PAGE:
Many cruiser yachtsmen have had to change their plans for 2020; Five share tips to prepare for sailing during Covid in 2021
With such travel uncertainty, should cruisers keep sailing during Covid?
There is a moral difficulty here.
“We advise people to wait another year,” says Janneke Kujsters, who, along with partner Weitze, found it difficult to be stuck in the South Pacific for part of 2020.
“The countries that are popular with cruisers are usually the poorest countries to receive vaccines last.
You will travel to countries with weak and congested health systems that are still at high risk of infection.
In 2022, a lot of this could be more under control and pose less risk. ”
Some regions remain virtually outside borders; much of the South Pacific is either closed to new arrivals, full, or both.
Even yachts that made it to Australia or New Zealand faced breathtaking mandatory quarantine and marina fees.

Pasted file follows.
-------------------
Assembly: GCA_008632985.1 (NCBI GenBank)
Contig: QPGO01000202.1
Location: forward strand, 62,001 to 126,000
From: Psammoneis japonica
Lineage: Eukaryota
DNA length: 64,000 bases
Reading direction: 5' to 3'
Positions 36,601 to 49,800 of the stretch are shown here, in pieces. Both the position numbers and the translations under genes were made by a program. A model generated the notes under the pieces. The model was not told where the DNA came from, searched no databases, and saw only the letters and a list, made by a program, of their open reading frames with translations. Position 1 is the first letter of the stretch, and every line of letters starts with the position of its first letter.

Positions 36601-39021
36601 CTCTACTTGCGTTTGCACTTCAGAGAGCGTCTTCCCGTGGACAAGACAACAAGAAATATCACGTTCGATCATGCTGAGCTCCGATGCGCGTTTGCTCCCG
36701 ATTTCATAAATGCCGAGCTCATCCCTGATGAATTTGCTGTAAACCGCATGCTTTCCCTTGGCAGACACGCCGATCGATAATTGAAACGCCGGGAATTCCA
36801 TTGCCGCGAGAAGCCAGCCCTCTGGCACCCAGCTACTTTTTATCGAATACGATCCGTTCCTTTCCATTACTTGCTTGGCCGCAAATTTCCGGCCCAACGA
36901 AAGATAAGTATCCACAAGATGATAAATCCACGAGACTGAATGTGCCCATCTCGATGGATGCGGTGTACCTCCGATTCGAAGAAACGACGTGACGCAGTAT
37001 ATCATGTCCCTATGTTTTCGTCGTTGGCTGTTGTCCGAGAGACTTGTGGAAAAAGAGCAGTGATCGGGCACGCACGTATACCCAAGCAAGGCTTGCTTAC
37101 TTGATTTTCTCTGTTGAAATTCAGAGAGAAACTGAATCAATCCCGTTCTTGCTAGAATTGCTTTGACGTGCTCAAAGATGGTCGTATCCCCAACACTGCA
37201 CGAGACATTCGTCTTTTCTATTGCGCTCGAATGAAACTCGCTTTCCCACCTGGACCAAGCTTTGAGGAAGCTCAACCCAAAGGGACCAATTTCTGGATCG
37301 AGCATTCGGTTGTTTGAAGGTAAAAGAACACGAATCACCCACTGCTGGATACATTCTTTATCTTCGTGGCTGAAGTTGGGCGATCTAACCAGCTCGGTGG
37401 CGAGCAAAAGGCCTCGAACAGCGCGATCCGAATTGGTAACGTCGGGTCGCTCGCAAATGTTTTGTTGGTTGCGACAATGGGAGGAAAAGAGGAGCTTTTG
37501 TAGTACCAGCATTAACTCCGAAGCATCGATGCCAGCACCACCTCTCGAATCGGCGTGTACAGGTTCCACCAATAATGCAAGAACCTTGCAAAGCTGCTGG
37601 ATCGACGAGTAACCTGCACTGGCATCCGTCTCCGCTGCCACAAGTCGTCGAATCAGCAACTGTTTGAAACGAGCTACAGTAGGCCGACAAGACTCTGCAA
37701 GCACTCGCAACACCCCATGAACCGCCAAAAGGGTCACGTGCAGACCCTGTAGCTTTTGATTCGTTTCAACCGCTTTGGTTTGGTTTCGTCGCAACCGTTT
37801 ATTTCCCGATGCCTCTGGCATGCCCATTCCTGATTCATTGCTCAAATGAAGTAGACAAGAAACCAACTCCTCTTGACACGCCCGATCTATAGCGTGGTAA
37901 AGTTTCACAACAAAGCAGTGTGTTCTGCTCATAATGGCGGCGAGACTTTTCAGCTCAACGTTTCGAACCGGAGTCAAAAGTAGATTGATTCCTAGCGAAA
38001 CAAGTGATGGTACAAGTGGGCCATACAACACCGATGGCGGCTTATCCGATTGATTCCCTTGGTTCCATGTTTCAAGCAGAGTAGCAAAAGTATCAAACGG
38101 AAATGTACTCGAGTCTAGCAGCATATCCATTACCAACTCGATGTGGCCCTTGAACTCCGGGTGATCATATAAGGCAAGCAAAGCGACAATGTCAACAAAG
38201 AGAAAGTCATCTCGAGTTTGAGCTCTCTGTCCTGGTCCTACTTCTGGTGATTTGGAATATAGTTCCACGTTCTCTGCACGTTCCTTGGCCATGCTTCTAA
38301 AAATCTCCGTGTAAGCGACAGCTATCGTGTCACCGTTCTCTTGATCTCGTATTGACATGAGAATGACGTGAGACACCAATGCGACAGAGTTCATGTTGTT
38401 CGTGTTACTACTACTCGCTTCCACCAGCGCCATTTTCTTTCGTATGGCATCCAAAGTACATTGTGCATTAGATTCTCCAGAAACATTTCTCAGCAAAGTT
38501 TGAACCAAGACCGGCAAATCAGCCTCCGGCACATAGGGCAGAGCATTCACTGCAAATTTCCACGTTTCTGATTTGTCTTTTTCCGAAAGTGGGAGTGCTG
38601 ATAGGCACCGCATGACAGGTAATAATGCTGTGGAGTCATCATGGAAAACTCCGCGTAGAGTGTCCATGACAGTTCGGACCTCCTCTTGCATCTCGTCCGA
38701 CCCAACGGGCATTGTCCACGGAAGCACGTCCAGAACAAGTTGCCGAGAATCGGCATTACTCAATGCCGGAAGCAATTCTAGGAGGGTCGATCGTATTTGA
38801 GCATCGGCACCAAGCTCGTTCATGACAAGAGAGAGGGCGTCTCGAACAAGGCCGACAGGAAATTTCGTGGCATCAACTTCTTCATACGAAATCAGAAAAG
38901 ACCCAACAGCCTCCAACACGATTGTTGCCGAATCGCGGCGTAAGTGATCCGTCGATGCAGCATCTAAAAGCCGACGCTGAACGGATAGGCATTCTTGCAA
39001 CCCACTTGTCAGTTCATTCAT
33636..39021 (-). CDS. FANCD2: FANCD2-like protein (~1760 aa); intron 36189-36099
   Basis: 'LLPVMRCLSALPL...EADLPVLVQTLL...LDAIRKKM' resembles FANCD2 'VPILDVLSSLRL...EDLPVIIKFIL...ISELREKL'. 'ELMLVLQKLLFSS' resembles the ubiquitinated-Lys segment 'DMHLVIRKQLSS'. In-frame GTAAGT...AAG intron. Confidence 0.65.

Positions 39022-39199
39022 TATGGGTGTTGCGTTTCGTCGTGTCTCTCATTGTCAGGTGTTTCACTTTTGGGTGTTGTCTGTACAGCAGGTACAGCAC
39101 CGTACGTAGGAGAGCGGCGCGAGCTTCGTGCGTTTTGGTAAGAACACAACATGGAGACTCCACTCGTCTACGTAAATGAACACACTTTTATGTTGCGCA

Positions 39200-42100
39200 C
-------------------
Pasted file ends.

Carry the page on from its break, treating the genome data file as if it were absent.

You might be better off changing your country travel plans to reduce your risk if you plan to sail during Covid.
Elena Manighetti spent 2020 crossing the Atlantic and cruising the southern Caribbean aboard her Tayana 37 Skua with her partner.
“In 2021, I would have done it easier - the situation changes daily, and the requirements for arrivals change almost weekly.
I would choose a large country (or two) that I like and spend most of my time traveling around it, never getting too far from the harbor. "
“If you go,” says Janneke Kuisters, “go with a light heart. We see people getting tired of the endless changes in requirements and just go somewhere and sort it out upon arrival.
Usually everything is decided and people are allowed in.
But if four, five or six boats show up without warning, governments feel disrespected and more and more demands are made on boats that try to do the right thing.
"Kindness and compassion are at the heart of the cruise community: we must all work to ensure that this continues for the next traveling generations."
The need to cross the Strait of Mozambique non-stop was not the only impact Covid had on Jannecke and Witze's world travel. They also spent 11 weeks at the peak of the pandemic anchored in the Maldives.
We asked them and other cruise couples for advice on how to prepare for a cruise in an ever-changing world.
“The most rewarding thing we did was buy a lot of information in the Maldives,” Yanneke recalls.